In November 2019, before the world had even heard of the novel coronavirus, 14 children on the Pacific island nation of Samoa were hooked up to ventilators. They were each fighting for their lives against a different, but also highly infectious viral disease: the measles.

During that outbreak, 81 Samoans died, and they were all deaths that could have been prevented with a safe and effective vaccine.

It's this anecdote, among so many others of people who've died because they opted not to get their recommended shots, that has the World Health Organisation worried that we may never get rid of COVID-19, even if and when there is a vaccine.

"I don't think anyone can predict when or if this disease will disappear," the WHO's Executive Director of Health Emergencies Mike Ryan said during a press conference on Wednesday.

"We do have one great hope, if we do find a highly effective vaccine that we can distribute to everyone who needs it in the world. We may have a shot at eliminating this virus.

But that vaccine will have to be available. It will have to be highly effective. It will have to be made available to everyone, and we will have to use it."

Ryan's curmudgeonly assessment came just hours after the WHO's chief scientist Soumya Swaminathan told the Financial Times that it may take "four to five" years to "control" the coronavirus, adding there is "no crystal ball" to know if things will get better or worse in this outbreak, or whether we'll be able to develop an effective vaccine at all.

Even getting a vaccine on the market, Ryan agreed, is still a "massive moonshot."

"This virus may never go away," he said.

Without a vaccine, it could take four to five years to control the COVID-19 outbreak

Most people in the world have not yet been exposed to COVID-19, which means the world is still in a very vulnerable spot.

"The current number of people in our population who've been infected is actually relatively low," Ryan said, alluding to recent blood tests being taken around the world to look for antibodies, which so far (though the tests are still somewhat unreliable) suggest less than 10 percent of the world has been exposed to the coronavirus.

In the absence of a vaccine, then, it could take many years for the disease to settle "into an endemic phase," Ryan said, where many people have been exposed, and it's circulating like other seasonal viruses do.

In the US, Dr. Anthony Fauci, who directs the National Institute of Allergy and Infectious Diseases, where scientists are at work developing a COVID-19 vaccine, told members of the US Senate on Tuesday that a vaccine will certainly not be ready by the time university students head back to class this fall.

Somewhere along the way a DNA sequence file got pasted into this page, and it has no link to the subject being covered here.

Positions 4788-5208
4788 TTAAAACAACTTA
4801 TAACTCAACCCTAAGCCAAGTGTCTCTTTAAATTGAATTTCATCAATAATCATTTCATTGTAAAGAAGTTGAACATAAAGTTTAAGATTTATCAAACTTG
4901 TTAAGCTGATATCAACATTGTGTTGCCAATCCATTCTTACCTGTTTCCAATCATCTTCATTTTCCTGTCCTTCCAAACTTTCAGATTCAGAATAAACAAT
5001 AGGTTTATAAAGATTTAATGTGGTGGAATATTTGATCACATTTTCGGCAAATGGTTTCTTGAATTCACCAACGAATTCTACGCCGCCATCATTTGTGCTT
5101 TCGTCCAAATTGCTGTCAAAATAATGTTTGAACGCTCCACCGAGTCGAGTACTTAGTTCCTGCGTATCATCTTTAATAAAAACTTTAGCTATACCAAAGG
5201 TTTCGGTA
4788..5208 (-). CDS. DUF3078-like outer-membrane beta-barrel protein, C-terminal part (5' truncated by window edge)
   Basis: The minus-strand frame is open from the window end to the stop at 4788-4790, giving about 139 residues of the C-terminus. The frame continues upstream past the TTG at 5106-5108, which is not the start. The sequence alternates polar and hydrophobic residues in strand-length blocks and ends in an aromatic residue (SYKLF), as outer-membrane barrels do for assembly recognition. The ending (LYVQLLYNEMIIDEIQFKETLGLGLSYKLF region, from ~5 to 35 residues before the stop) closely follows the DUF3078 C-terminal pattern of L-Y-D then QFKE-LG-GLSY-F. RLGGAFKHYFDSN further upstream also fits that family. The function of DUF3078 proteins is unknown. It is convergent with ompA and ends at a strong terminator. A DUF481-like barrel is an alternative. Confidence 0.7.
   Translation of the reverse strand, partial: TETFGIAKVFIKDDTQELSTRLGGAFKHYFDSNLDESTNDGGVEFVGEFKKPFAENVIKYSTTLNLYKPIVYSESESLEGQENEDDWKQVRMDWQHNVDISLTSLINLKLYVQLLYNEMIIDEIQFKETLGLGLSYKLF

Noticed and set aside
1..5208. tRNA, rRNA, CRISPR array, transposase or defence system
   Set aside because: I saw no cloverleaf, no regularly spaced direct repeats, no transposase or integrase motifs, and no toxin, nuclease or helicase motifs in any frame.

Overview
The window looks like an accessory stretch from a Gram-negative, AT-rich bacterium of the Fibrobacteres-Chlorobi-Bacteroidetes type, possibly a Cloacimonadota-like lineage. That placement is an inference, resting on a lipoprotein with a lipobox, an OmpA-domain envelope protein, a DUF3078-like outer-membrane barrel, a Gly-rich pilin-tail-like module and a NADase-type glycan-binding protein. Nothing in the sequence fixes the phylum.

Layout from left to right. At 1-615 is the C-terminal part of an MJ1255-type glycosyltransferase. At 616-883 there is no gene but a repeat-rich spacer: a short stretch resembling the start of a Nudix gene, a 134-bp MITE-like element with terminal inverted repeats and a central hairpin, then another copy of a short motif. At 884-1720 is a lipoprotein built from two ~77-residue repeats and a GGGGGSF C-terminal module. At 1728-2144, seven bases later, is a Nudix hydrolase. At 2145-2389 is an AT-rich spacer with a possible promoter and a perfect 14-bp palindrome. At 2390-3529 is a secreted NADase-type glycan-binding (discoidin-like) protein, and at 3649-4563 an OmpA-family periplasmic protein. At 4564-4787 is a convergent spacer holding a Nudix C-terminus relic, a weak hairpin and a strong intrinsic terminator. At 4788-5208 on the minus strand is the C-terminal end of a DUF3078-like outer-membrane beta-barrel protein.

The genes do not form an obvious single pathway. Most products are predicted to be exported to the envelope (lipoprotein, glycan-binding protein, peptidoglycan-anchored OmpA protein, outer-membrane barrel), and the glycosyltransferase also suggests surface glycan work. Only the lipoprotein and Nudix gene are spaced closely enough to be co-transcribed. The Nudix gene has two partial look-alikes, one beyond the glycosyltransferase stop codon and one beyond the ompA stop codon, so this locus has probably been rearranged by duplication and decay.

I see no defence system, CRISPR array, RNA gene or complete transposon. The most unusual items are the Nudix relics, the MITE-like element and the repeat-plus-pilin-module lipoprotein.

"Even at the top speed we're going, we don't see a vaccine playing in the ability of individuals to get back to school this term," Fauci said.

If a vaccine does become available in the years ahead, there are also plenty of political, financial, logistical, and human-scale issues to solve about how it will be distributed fairly and cheaply, and whether there will even be enough glass vials and needles to go around.

"Science can come up with a vaccine," Ryan said, "but if someone's going to make it, then we've got to make enough of it that everyone can get a dose of it, and we've got to be able to deliver that, and people have got to want to take that vaccine. Every single one of those steps is fraught with challenges."

Only about half (53 percent) of US adults aged 35-44 said definitively that "Yes, I would get vaccinated" against COVID-19, if a vaccine were to become available, according to a Morning Consult poll taken earlier this month.

Likewise, the percentage of US adults who feel "very comfortable" with vaccinations is declining, and the share of people who say they're "not at all comfortable" with vaccines is on the rise, even since January, in the midst of this devastating pandemic, according to a CivicScience survey.

"Forgive me if I'm cynical, but we have some perfectly effective vaccines on this planet that we have not used effectively for diseases we could eliminate and eradicate, and we haven't done it," Ryan said.

"We've lacked the will, we've lacked the determination to invest in health systems to deliver that, we've lacked the capacity to sustain primary health care, at the front end."

This article was originally published by Business Insider.

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